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There Is No Housing Bubble

You cannot read a newspaper or turn on a television these days without being confronted by the media discussing a bubble in the housing market. According to the man on the TV, there is zero doubt as to the existence of a housing bubble. In fact, the media has told us that housing will crash, if not today then probably this afternoon or next week. Before you throw your hands up in panic though let’s take a rational look at the situation. Facts and logic seem to indicate that the housing bubble is nothing more than a media myth.

For the past several years, returns on housing in the USA have been far above historical averages, approaching 20% YOY returns in quite a few hot markets. This is by far the number one reason that aptly named “bubbleheads” give for the existence of a housing bubble. Any rational investor will tell you though that big returns in the recent past don’t necessarily indicate steep declines in the future. MSFT common stock showed a 400% return over several two-year windows, but I doubt it will be returning to 1991 valuations anytime soon. What comes up doesn’t necessarily come down.

Intrinsic Value of Housing

A wise investor will forget the past because it is irrelevant. The only meaningful question at hand in valuing an investment is “what is the intrinsic value”? In land-constrained busy metropolitan areas like Boston, New York, and San Francisco, the intrinsic value of housing is not defined by normal economic principles. The value of a car as a means of transportation is bounded on the high end by the cost of a bus fare plus a price given to the inconvenience of taking longer to reach your destination. The value of a computer on the high end is constrained by the cost of inconvenience given to visiting the public library for Internet access. On the other hand, there is only one bound on the rise in the price of housing: the ability of the consumer to pay.

The fact is that a large number of Americans are willing to pay any price to own their own home. Many people will gladly pay whatever they can manage to set aside, as much as 80% of their income, just so they can become a homeowner. No, I do not think this behavior is wise. No, I do not think this behavior is rational. Nevertheless, this is the reality of the situation. Do not ask “why”, instead ask “how will this irrational behavior influence the market”?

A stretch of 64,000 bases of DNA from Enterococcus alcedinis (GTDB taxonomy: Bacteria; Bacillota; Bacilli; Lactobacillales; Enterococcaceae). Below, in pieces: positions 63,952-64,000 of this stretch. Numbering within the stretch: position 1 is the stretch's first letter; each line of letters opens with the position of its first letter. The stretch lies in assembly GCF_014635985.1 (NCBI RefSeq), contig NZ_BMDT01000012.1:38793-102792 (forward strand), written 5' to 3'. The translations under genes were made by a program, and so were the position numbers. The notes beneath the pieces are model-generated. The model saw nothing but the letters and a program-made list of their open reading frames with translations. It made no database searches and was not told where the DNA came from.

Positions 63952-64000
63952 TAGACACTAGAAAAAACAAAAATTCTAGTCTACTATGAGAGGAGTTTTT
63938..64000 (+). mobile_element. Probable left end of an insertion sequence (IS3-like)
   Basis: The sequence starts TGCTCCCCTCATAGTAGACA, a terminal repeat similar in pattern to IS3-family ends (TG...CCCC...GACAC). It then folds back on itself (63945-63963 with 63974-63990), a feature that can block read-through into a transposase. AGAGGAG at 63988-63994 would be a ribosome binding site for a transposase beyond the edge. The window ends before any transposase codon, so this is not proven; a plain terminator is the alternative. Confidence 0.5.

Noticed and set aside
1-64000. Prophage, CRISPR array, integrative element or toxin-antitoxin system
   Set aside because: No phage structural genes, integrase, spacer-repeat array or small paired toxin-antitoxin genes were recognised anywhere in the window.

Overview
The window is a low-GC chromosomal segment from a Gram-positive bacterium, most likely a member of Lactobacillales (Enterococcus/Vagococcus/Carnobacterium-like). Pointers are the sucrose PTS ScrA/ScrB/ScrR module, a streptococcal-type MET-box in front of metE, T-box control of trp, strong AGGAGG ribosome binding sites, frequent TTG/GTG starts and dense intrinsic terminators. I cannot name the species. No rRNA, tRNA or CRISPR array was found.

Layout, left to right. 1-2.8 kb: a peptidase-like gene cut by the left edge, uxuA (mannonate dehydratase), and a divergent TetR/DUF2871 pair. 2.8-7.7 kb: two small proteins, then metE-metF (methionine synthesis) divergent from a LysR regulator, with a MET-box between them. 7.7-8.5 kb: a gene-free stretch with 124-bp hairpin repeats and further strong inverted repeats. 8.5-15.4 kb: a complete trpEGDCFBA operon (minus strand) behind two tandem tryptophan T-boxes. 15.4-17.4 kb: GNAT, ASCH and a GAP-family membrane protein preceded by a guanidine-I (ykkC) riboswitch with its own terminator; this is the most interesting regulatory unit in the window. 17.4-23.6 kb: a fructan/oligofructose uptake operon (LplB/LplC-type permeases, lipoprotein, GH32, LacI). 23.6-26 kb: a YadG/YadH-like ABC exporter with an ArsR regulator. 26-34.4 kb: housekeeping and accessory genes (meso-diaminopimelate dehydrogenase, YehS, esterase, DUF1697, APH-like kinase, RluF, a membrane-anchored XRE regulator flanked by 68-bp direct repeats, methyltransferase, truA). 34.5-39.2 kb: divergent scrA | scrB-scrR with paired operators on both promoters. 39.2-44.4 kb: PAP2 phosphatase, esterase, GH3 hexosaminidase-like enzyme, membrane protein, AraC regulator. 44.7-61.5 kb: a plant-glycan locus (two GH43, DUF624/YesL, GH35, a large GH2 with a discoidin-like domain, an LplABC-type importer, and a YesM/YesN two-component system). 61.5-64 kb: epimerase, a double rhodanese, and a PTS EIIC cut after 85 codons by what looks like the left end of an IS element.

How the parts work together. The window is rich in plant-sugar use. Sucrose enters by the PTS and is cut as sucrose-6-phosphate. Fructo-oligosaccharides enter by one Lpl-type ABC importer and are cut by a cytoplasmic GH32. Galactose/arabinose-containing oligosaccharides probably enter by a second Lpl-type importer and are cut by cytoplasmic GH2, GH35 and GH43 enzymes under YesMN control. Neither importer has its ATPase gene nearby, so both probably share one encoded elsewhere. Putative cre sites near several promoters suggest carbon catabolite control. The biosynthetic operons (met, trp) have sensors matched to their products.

Loosening Lending Practices

Housing will continue to rise as long as buyers can pay more, which in this situation is completely determined by how much money the average person can borrow. Contrary to the beliefs of housing bubble aficionados, the ability of the buyer to pay has not even begun to be tapped out. Lending practices have gotten looser over the past decade, and they will continue to get looser still. ARMs have replaced 30-year mortgages in great numbers in recent years, creating more buying power. Look for even looser loans to replace ARMs. Negative amortization loans, 45 year fixed loans, or to go to the extreme, interest only loans where the principal never comes due.

The lending market will continue to move to these new “innovative” loans that increase the borrowers ability to borrow. Lenders do not want to see the system collapse; they will do whatever they can to maintain the status quo. Look for Fanny to begin to loosen its buying standards very soon; Ms. Mae will be a willing participant in the move to even looser loans.

Interest Rate Hikes

The one ace card that the housing bubble crowd had going for them was the interest rate increases. This card has already been played though and there is nothing more to fear. The fed will stop its tightening cycle with one or two more hikes, and the 10 year has barely even moved. Note that if the bond market weakened as a result of the reserve rate hikes and lenders in turn were forced to raise their rates, that would have defiantly spelled a disaster for housing. This has failed to materialize though and the worst is already over.

Want to know how bad the housing bubble is going to get? Look around you right now, today December 30th 2005 is as bad as it’s going to get. We have rampant consumer pessimism fueled by the doom and gloom housing bubble media, many people are trying to sell their homes, the fed has tightened about as far as it can go, and it’s the middle of winter, traditionally a slow season for buyers. In spite of all these negatives the housing market is not collapsing.

Intelligent contrarian investors are buying housing right now. Homebuilder stocks trading in the mid single digit P/Es are very attractive buys, as are lender stocks which have sold off recently.

Want to see a housing bubble? Go to sleep and wake up around 2012. The fed will be weakening soon and it will be the last five years all over again. Buyers will take out loans in amounts they never have before thanks to new loans that make ARMs look conservative. Let the doomsayers continue on with their chicken-little armageddon predictions. Meanwhile the smart money is buying housing.

Article by Ninjak


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